by Paul Fassa ( Natural News )
Not everyone is able or ready to grow their own food yet. With food prices rising and the dollar shrinking, it’s a good idea to know what to buy and where. The first thing to realize is eating solely for taste and eating out often are the wrong approaches.
Allocating serious shopping time for some trial and error to determine where you get your best deals is necessary. If you have more than one health food store available, learn which ones offer better deals on specific items.
Cooperatives or co-ops usually charge an annual membership fee to get the better deals. You’ll have to decide if it’s worth it. You may be surprised that sometimes the pricier stores will have better deals on some items than the less expensive stores.
If you think you cannot spend the money for quality, organic foods, add up all your eating out expenses and the chips and dips and other processed yummy food and snack expenditures. Processed foods have unhealthy additives that make you eat more. That can add up to an expensive addiction.
A few suggestions
Breads: Try to find a local bakery that makes fresh, organic bread without bleached white flour or bromides (bromine). Both of those are unhealthy. Organic sourdough and sprouted grain breads are the healthiest. If possible, invest in a bread making machine and make your own from items ordered online or from local bulk bins.(1)
Grains and legumes: Also known as rice and beans. Organic rice and beans from bulk bins are healthy and cheap. Healthy oils, lemons, and spices can give you a variety of flavors. Avoid canned beans even if they’re in non-BPA cans.(2)
The bulk dried beans should be soaked overnight for boiling the next day. Organic lentils are inexpensive and healthy, but they don’t require any soaking time. Most other beans, like black or turtle beans and garbanzo or chick peas do need soaking.
Some anti-grain health foodies insist that grains should be soaked overnight to remove some of the nutrition-blocking phytic acid or phytates. Soaking steel cut oats overnight makes morning cereal preparation quick and easy as well as healthier. After the overnight soak, bring the oats to a boil, shut off the heat, cover with a lid and wait around 15 to 20 minutes.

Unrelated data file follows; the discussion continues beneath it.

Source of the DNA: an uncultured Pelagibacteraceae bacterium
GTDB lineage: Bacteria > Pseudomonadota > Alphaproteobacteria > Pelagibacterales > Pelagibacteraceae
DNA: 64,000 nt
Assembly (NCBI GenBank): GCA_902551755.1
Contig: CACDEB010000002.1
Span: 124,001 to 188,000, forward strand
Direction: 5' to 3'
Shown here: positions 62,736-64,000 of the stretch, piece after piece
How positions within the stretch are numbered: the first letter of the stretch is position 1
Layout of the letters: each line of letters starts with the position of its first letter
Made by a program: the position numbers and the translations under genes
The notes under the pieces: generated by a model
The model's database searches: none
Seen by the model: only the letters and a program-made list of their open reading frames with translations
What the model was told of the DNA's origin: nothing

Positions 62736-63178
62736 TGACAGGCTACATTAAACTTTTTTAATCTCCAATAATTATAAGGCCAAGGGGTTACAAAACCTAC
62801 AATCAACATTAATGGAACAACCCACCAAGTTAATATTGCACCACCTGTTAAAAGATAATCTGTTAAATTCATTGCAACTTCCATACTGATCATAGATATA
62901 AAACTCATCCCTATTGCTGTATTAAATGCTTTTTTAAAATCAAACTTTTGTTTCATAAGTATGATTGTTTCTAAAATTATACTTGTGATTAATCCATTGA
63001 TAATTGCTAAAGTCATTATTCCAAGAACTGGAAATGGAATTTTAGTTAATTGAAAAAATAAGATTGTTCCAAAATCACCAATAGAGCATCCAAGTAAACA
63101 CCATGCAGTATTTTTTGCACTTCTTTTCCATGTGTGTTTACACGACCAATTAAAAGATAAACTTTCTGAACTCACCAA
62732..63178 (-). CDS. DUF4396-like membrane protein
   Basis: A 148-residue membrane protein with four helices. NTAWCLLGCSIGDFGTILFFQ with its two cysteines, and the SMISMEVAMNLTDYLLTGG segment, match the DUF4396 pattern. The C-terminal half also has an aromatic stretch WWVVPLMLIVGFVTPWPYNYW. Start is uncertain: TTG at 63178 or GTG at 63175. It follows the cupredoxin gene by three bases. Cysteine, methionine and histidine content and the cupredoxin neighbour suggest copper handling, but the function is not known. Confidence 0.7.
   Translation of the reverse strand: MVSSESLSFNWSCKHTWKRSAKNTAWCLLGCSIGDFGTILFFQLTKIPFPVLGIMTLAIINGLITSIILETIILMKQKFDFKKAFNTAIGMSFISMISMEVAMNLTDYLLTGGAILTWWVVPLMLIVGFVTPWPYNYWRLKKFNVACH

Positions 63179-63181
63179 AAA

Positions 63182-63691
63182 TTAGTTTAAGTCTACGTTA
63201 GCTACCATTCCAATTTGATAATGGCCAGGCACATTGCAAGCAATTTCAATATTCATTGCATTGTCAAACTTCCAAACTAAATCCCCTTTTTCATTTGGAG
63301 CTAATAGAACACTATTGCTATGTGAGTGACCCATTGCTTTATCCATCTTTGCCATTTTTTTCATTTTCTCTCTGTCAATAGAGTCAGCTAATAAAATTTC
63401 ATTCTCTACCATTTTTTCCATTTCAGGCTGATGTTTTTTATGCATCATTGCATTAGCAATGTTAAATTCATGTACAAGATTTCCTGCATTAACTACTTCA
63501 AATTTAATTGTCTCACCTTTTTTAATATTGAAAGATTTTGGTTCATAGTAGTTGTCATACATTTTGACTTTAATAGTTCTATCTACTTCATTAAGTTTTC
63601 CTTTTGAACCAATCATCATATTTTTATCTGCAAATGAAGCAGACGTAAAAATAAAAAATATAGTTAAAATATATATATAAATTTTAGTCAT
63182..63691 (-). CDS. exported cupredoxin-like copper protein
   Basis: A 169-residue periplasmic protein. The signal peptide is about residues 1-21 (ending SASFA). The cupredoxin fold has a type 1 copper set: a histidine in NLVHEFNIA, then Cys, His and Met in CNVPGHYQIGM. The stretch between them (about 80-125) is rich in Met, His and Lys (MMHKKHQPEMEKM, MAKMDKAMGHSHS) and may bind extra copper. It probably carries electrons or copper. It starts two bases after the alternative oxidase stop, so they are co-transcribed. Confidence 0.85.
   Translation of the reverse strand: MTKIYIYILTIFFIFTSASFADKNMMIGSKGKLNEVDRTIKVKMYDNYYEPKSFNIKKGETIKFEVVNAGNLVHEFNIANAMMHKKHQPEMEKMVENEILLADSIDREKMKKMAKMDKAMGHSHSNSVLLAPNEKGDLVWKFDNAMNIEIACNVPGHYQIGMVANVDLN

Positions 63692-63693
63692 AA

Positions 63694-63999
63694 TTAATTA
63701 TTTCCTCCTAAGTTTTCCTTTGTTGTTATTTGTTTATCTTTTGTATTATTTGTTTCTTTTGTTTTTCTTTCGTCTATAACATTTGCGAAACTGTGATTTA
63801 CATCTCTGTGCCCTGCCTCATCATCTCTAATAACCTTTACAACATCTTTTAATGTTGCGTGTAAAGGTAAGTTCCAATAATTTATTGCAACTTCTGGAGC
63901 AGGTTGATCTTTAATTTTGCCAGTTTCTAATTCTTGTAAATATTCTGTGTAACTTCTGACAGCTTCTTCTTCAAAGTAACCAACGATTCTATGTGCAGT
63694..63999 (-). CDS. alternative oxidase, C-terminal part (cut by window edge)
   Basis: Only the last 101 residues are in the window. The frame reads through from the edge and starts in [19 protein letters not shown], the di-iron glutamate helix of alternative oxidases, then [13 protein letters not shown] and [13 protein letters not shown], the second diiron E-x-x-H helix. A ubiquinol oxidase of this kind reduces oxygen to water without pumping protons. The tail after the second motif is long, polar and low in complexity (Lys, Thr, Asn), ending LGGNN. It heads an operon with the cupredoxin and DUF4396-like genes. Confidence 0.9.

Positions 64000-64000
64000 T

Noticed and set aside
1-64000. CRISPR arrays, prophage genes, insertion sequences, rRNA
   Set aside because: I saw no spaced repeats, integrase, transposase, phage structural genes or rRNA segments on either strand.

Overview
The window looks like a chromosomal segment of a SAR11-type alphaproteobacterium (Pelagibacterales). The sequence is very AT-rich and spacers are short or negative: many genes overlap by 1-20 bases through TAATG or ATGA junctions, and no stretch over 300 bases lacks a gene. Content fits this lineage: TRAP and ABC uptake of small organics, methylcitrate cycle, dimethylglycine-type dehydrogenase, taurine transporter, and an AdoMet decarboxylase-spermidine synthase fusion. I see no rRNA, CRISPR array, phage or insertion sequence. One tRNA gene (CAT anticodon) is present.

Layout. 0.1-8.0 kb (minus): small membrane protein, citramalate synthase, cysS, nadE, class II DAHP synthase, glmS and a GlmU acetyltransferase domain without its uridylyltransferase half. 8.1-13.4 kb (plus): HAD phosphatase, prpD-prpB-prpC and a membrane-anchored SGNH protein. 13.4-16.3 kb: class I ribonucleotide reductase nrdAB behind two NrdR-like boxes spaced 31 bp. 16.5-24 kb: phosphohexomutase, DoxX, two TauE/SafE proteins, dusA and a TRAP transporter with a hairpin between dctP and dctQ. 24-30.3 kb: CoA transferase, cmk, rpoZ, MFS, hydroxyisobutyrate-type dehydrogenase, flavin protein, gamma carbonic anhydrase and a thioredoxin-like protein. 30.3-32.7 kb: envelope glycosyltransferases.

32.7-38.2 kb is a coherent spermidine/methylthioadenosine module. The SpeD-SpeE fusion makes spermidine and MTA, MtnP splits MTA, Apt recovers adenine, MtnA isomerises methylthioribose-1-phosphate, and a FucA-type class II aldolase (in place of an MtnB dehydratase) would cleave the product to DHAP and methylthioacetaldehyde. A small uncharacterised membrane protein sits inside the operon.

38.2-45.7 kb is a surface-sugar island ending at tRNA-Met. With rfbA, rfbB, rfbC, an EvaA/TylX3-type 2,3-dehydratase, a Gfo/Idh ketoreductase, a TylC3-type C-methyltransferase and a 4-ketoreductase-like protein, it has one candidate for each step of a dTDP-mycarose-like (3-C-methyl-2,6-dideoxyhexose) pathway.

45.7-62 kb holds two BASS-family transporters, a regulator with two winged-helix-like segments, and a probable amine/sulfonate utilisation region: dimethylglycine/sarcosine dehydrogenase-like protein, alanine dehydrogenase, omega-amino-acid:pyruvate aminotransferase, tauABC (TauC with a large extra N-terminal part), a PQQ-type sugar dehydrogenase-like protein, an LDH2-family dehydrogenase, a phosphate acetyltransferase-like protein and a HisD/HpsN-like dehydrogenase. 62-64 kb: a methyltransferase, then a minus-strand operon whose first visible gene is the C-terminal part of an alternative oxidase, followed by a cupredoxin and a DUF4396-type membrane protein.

Produce: This is the trickiest for budgeting when it comes to fresh organic produce. It requires serious shopping and coupon/flyer special scavenging. It’s best to lightly steam or eat the veggies raw. A salad a day with dark greens and carrot slices is a good way to eat veggies. So is juicing. (3)
If you can’t find organic produce to fit your budget, at least avoid the “dirty dozen” and shop for the “clean fifteen” both listed here: http://www.ewg.org/foodnews/summary/.
Soups: Do not choose the MSG laden instant soups or convenient canned soups. Slow cook soups the old fashioned way with veggies and potatoes. Make enough to refrigerate for a few days.
Another way to boost nutrients for grains and legumes while granting variety is by sprouting. Sprouting broccoli seeds gives you a super food. Many other seeds and legumes can be sprouted.(4)
The Natural News Store has good deals for a sprouting machines and juicers (http://store.naturalnews.com/). This article is just a primer for eating healthy on healthy foods on a budget. Your dedication will lead to other pragmatic solutions.
Sources for this article include:
About the author:
Paul Fassa is dedicated to warning others about the current corruption of food and medicine and guiding others toward a direction for better health with no restrictions on health freedom. You can visit his blog at http://healthmaven.blogspot.com